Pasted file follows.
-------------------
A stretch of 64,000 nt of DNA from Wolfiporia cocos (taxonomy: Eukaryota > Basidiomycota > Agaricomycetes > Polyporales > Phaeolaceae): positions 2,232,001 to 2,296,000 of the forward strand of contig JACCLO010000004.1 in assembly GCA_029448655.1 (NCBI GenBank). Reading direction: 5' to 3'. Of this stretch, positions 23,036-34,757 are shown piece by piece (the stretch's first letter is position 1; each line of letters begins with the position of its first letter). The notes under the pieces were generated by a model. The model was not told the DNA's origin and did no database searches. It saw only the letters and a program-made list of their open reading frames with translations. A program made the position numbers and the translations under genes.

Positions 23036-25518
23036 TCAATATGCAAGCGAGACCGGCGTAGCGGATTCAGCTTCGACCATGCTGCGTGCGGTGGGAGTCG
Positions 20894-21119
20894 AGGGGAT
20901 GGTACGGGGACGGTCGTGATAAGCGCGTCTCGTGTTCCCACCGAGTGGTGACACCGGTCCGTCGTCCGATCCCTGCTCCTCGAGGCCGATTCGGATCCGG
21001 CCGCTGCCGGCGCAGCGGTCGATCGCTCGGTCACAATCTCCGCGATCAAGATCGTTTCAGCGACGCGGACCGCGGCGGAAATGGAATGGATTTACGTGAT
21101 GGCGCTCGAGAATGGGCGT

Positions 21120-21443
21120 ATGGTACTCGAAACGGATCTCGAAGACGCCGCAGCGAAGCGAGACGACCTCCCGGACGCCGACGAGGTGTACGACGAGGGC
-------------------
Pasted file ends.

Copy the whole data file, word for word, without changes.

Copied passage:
A stretch of 64,000 nt of DNA from Wolfiporia cocos (taxonomy: Eukaryota > Basidiomycota > Agaricomycetes > Polyporales > Phaeolaceae): positions 2,232,001 to 2,296,000 of the forward strand of contig JACCLO010000004.1 in assembly GCA_029448655.1 (NCBI GenBank). Reading direction: 5' to 3'. Of this stretch, positions 23,036-34,757 are shown piece by piece (the stretch's first letter is position 1; each line of letters begins with the position of its first letter). The notes under the pieces were generated by a model. The model was not told the DNA's origin and did no database searches. It saw only the letters and a program-made list of their open reading frames with translations. A program made the position numbers and the translations under genes.

Positions 23036-25518
23036 TCAATATGCAAGCGAGACCGGCGTAGCGGATTCAGCTTCGACCATGCTGCGTGCGGTGGGAGTCG
Positions 20894-21119
20894 AGGGGAT
20901 GGTACGGGGACGGTCGTGATAAGCGCGTCTCGTGTTCCCACCGAGTGGTGACACCGGTCCGTCGTCCGATCCCTGCTCCTCGAGGCCGATTCGGATCCGG
21001 CCGCTGCCGGCGCAGCGGTCGATCGCTCGGTCACAATCTCCGCGATCAAGATCGTTTCAGCGACGCGGACCGCGGCGGAAATGGAATGGATTTACGTGAT
21101 GGCGCTCGAGAATGGGCGT

Positions 21120-21443
21120 ATGGTACTCGAAACGGATCTCGAAGACGCCGCAGCGAAGCGAGACGACCTCCCGGACGCCGACGAGGTGTACGACGAGGGC